What is Group Health Doing about Waste in Healthcare? A Lot!
I had a great visit with Group Health in Seattle on Monday, they are doing some great work with Lean in improving primary care and their insurance office operations. You might remember my podcast (from 2007) with three of their Lean leaders. I was finally able to meet Lee Fried of the Daily Kaizen blog, as well.
I got a copy of their annual report, available online, that has some great discussion, including about “waste” in healthcare.
The question posed on the report is: “We hear there's lots of costly waste in health care. What is Group Health doing about that?”
How many health organizations are talking about Lean in their annual report??
Click on the link at the top of the post or here to read. Some excerpts include:
Michael Soman, MD: We define waste as anything that does not add value in the eyes of the patient. Waste is everywhere. You'll find it in every health care organization. But Group Health is reducing waste in organized, relentless ways — supported by our new management system. Each component of our management system is based on the Lean principles of continuous improvement, quality, respect for people, putting the customer first, and adding value by eliminating waste. It's becoming our everyday routine, not just a one-time initiative.
I certainly saw evidence of that first hand. There's lots of continuous improvement and a lot of reinvention of processes. INNOVATION through Lean — radical process redesign. So to those who argue Lean stifles innovation, I say (respectfully) – HA!
Dr. Soman wrote that not only did Group Health reduce waiting time for phone calls, but they also improved quality. Flow/speed/cost go hand in hand with quality in a Lean approach.
Plus, first-time resolution of a problem — meaning you made one call and you got your question answered — was about 1 in 10. Today, first-call resolution occurs in nearly 8 out of 10 calls.
James Hereford, a Senior VP who was on the Podcast call, adds:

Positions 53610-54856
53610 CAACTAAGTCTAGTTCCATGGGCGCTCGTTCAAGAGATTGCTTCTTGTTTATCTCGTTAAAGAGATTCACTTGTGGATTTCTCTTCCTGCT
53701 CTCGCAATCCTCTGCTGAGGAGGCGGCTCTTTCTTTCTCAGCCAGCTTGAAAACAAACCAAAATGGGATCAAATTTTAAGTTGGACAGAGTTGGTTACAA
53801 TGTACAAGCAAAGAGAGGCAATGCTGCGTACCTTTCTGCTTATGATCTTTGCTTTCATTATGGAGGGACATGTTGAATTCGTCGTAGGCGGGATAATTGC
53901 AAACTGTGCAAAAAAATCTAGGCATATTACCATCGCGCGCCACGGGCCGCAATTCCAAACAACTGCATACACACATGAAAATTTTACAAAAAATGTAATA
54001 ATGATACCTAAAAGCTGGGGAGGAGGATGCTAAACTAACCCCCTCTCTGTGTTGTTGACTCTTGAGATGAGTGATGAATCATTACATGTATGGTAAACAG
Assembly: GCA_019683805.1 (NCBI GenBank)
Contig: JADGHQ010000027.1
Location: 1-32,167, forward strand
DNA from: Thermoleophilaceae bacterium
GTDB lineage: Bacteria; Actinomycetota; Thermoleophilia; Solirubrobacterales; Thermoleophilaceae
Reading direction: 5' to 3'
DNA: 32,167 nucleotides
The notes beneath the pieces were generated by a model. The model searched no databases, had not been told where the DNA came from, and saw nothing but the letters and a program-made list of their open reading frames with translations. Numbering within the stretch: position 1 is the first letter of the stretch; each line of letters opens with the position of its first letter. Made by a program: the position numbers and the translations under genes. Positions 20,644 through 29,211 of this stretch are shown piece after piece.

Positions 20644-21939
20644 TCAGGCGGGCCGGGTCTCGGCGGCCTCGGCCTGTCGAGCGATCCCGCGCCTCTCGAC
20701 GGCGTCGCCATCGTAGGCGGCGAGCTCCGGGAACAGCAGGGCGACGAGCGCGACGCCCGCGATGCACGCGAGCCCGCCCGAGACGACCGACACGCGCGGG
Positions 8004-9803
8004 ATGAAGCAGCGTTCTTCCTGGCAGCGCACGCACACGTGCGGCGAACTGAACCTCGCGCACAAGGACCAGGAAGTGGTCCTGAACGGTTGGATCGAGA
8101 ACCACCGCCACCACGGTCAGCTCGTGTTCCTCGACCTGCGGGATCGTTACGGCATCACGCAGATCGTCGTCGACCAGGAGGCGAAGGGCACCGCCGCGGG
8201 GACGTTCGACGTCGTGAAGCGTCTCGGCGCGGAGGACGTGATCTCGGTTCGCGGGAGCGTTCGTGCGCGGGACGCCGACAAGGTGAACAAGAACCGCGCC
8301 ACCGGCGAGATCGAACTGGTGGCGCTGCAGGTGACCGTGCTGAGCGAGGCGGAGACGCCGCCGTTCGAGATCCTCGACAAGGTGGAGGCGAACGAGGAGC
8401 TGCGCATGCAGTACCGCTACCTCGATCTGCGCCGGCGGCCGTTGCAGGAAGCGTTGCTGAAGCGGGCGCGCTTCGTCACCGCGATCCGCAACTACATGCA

Traditional health care often relies on heroic individuals to somehow make a fragmented nonsystem work — instead of having a thoughtfully designed system that makes it easy for doctors, nurses, and other clinicians to provide care. Clinicians shouldn't have to be heroic. The system should remove inefficiencies and unwarranted variation. Allowing highly trained people to work with less waste in more supportive environments will improve quality and reduce costs. That's our long-term commitment and strategy using Lean principles. Over the next five years, we'll make significant gains in efficiency and quality that will really drive a better price point in the marketplace.
Dr. Brenda Bruns talked about something I saw first hand — the “Medical Home” method that takes an integrated, proactive view of patient health (click here for a Commonwealth Fund report).
Keeping you healthy reduces costly waste. Our doctors now call patients who haven't been in for preventive check-ups and get them to come in. That's just not happening elsewhere.
To me, that sounds like finding ways of adding more value to the patient, as customer, not just eliminating waste. Impressive. Patients are allowed to get lab results online (I waited a week and left many voice mails with my doctor last time I needed such information) and they can eliminate the need to make office visits by emailing the doctor if you just have a simple question. Very impressive – and improvement enabled by technology, of course.
Link to the full annual report that also includes sections on topics including:
Focus On Quality OK, Group Health is working to reduce costs. But how is it possible to do that without affecting quality?
The answer is probably worthy of a whole other blog post. Great stuff.
Group Health Cooperative is a member in the Healthcare Value Network, a partnership between LEI and the ThedaCare Center for Healthcare Value.
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